Thursday, September 28, 2017

Do Client's See You as an Industry Insider?

What expertise do clients value most? A deep understanding of their business. This answer will likely surprise many in the A/E industry who apparently think that expertise in their various technical disciplines is what is most valued. Obviously, clients expect you to know your business. But what usually matters more to them is how much you know theirs.

Client/market knowledge is a critical competitive advantage that many firms in our business undervalue. They're too busy filling the pipeline with proposal opportunities to invest in learning much about the clients they pursue. If you're looking for causes of the commoditization of your services, start here. The value of your work is much enhanced when you can meet clients' strategic needs. That requires an understanding of their business.

When I work on proposals, I always ask: What are the strategic drivers behind the project. What are the business results that we need to deliver through the project? I'm typically disappointed with the answers I get. It's apparent that most technical professionals (especially engineers) are more interested in the what and how than the why. Yet the why—the desired business outcomes—is what clients really care about.

So how do clients perceive your firm? Are you and your colleagues viewed as insiders or outsiders when it comes to their business. Of course, I don't expect you to have a deep understanding of all your clients and their respective industries. But the important question is: Would you be seen as an industry insider for any of your clients' businesses?

An industry insider is not only knowledgeable of that business but actively participates in it. So let's say that higher education is one of your core markets. Do you simply design facilities for it, or do you know trends driving that market from an insider's perspective? Do you understand how demographics will change future enrollment? Or how slower tuition growth is fueling greater competition among schools? Or how the student loan debt crisis might impact them?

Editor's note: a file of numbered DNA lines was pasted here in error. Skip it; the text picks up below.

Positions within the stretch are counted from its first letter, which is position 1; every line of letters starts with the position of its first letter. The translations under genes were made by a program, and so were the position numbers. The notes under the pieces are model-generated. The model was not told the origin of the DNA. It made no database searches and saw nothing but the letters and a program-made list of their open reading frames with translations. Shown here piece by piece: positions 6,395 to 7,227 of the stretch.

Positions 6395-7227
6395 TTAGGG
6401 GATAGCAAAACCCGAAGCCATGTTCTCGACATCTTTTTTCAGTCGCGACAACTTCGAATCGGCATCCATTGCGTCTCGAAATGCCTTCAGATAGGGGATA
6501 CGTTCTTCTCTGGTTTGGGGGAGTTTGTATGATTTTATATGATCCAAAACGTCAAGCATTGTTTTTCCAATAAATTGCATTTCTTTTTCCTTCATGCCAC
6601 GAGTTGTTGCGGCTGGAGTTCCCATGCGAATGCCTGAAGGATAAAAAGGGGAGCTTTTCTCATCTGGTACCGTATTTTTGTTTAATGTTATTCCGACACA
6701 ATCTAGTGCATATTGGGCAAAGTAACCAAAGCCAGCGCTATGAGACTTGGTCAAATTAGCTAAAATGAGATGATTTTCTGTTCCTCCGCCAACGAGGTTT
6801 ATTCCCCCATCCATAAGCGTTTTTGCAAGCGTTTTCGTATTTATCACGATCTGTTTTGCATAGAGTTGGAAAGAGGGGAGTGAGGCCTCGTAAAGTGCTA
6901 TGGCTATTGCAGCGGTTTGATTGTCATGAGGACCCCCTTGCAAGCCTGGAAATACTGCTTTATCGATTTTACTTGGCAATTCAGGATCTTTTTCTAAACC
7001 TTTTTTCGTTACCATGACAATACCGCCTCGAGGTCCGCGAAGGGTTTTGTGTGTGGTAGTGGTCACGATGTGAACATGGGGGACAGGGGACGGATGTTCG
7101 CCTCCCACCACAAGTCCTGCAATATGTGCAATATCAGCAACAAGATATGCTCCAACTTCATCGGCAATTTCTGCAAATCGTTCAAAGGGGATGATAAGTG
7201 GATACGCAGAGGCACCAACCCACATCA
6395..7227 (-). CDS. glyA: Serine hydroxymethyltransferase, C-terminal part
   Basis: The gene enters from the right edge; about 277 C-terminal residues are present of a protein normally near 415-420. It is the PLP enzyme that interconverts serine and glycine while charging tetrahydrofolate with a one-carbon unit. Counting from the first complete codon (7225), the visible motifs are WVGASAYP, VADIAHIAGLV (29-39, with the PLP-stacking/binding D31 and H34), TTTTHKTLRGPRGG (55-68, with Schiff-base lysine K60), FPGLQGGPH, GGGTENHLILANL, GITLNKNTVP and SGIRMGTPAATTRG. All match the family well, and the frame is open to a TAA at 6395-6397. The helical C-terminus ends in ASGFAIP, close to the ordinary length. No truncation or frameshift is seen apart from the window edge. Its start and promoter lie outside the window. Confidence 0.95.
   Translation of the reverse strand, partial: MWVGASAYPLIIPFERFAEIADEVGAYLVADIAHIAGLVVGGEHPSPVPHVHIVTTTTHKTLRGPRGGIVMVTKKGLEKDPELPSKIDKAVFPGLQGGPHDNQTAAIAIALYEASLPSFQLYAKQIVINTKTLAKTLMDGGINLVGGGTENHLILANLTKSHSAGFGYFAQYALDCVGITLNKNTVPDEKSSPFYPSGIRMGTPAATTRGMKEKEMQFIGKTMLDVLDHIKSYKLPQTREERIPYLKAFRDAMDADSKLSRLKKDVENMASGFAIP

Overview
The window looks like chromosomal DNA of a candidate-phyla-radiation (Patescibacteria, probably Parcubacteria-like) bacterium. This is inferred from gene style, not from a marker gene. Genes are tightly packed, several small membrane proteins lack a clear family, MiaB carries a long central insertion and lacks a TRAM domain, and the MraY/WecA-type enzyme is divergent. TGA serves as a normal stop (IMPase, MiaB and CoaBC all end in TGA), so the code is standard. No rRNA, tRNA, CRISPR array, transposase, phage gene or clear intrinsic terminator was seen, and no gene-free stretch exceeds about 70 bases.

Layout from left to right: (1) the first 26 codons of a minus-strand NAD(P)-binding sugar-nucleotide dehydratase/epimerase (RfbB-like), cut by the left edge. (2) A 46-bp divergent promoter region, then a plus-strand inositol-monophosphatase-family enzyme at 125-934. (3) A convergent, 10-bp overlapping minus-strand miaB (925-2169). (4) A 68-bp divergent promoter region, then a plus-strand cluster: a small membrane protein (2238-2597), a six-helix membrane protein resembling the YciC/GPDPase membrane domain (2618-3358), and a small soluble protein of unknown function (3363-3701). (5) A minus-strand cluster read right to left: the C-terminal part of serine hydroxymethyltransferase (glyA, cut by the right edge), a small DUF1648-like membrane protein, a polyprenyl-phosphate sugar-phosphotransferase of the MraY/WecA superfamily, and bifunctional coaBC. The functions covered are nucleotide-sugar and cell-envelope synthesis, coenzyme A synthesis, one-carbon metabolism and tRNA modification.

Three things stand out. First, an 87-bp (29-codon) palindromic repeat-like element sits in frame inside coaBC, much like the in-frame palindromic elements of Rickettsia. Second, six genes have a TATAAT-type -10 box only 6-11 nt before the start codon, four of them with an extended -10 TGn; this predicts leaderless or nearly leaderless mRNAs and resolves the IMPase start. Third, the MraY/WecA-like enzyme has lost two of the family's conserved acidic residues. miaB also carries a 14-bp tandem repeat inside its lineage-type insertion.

If you think these (and other similar trends) don't really matter to your business, think again. Moreover, if you want to stand out among the many firms serving this market, leverage your facilities expertise in helping schools respond to these emerging challenges and uncertainties. Become a recognized industry insider. How? A few suggestions:

Research your clients' businesses. Given the easy access to market information on the internet, I'm perplexed by how little research most firms do. Don't have time? Make it a priority, and delegate some of the responsibility to others (e.g., administrative and junior staff). Firms that give priority to market research are more profitable and grow faster.

Talk to clients about their strategic needs and concerns. Don't limit client conversations to technical issues and personal chitchat. Find out what defines success for your clients, what issues cause them particular concern, and how their business is changing. Then determine how your firm can better help them achieve their pressing business objectives.

Get involved in their trade and professional associations. By involvement, I don't mean simply attending events. Become an active participant in committee work, especially those that are most strategic to their industry. For example, my previous employer was a key player in working through client trade organizations to help influence changes in environmental regulations that would save our clients millions of dollars in compliance costs. That earned us a great deal of credibility among clients in those industries.